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A difficult one. My dad was in his last stage too with dementia, after a severe stroke and he was moved from a large hospital to a more specialised one 10 days before he passed. I was not happy about him moving and they didn't notify us beforehand, but he benefitted in the last few days from the 'better' care. He was calmer and better looked after in the last few days. We can just wish for them to be more comfortable and I felt we had done the right thing.
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As a mother of a special needs child, now an adult - I think I can accurately say that if this individual is receiving good care where she is, she should be left in the setting that she knows. Coupling the challenges of caring for someone with dementia and Down's syndrome, I imagine there are some very specific needs and challenges - starting over in a new setting would most likely be very difficult for everyone involved. This lady should be left to spend whatever time she has left in the environment she knows and with people already familar and experienced in her needs and routines.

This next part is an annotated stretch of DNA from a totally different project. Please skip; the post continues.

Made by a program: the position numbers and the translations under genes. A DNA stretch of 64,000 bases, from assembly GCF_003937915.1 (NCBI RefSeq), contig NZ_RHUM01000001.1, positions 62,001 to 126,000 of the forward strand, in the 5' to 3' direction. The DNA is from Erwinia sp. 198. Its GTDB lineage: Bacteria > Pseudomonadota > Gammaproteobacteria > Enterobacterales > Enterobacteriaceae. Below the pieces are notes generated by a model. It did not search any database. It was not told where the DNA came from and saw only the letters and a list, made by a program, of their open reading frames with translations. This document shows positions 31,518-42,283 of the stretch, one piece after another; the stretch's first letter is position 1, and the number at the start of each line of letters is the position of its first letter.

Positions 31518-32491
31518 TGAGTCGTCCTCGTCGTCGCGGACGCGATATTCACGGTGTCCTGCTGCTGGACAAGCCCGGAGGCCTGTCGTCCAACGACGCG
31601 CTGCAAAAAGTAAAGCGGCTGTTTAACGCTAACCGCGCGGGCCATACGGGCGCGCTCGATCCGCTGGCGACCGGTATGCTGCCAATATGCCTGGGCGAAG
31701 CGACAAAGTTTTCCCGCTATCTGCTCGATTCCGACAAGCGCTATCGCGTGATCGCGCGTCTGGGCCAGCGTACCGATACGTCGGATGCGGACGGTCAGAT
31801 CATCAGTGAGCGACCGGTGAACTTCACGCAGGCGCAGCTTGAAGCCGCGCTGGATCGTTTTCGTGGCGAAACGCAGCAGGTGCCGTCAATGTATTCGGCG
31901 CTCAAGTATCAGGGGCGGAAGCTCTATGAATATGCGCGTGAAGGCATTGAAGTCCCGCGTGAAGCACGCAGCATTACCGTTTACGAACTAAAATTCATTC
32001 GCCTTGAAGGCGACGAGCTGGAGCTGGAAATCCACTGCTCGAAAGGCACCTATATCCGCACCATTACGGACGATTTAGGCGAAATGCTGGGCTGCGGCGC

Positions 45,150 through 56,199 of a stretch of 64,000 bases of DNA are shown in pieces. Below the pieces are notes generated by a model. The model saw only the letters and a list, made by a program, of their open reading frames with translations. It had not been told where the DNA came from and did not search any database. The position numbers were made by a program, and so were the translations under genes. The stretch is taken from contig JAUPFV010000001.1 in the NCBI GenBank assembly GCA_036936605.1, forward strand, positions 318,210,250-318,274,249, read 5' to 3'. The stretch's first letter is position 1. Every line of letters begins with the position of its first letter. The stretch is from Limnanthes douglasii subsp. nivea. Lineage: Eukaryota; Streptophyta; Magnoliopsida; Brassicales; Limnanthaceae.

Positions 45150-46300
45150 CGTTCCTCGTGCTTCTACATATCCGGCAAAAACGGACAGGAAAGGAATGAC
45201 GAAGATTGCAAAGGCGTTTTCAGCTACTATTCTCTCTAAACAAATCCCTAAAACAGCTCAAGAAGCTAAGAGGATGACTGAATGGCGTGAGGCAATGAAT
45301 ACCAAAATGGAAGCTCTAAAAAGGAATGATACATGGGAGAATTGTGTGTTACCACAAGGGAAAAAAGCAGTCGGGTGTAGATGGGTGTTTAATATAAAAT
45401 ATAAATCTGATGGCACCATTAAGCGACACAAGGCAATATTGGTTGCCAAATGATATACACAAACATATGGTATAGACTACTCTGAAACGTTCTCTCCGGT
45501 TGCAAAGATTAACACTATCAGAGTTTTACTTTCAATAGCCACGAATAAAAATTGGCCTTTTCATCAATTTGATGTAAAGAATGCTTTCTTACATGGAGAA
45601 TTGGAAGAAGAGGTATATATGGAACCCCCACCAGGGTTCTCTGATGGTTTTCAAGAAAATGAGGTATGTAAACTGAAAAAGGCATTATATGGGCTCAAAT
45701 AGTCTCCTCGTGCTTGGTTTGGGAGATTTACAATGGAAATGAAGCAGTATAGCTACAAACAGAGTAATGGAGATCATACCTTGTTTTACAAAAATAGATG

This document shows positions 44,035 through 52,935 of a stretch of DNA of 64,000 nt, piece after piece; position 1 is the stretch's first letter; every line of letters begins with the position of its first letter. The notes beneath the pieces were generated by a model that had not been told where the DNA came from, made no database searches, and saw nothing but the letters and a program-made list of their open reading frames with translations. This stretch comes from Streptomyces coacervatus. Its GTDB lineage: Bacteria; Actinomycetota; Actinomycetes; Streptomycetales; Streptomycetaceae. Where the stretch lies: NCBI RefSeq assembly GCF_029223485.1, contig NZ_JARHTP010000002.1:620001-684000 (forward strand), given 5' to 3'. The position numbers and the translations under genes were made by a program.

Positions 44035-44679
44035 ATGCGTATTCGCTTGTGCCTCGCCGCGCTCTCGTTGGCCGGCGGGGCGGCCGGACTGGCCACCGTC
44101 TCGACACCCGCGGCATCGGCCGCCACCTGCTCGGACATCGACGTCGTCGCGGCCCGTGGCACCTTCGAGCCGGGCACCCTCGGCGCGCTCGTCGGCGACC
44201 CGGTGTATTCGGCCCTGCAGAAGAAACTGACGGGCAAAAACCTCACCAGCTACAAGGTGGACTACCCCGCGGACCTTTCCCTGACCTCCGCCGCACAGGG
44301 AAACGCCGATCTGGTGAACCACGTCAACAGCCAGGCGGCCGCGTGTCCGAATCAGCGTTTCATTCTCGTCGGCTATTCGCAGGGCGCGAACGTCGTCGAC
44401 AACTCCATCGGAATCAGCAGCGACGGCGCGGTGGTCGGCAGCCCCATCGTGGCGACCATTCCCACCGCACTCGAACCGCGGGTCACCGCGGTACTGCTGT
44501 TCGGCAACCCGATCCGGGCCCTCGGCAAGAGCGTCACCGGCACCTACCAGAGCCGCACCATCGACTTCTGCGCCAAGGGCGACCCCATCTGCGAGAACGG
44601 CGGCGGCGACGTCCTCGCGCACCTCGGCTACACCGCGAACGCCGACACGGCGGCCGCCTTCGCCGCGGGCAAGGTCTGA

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I'm sure you're right Pam.

Isn't it a crying shame that the level of care they need isn't moved to them? I know "patient-centred care" isn't meant to be taken literally. I just sometimes wish it was.
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It's so obviously a bad idea to move her that it makes me think the agency must have an incredibly good reason for considering it - what is their reasoning?
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Thanks for all the advice on this topic. I am not the guardian of this individual but have worked for that agency for almost 16 years. I don't believe it is a good idea to move her but I keep getting asked by others in the agency to contact the guardian. I had a meeting planned with her team members in the hopes that the guardian would be on the conference call but didn't answer. It is difficult to advocate for people when you know it's not in the best interest of the individual but others around you just don't listen. I will be planning another meeting as I don't want the guardian to get a call from someone else in the agency pressuring her to move her family member.
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What is their reason for moving her? If she is getting good care where she is and is not long for this world i would think a move a bad idea. Bring in hospice to assure she is kept comfortable and allow her to pass in peace.
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No, I would not change this person's "comfort zone" that they've known all along to someplace different. I doubt if they would be able to adapt to such a difficult change.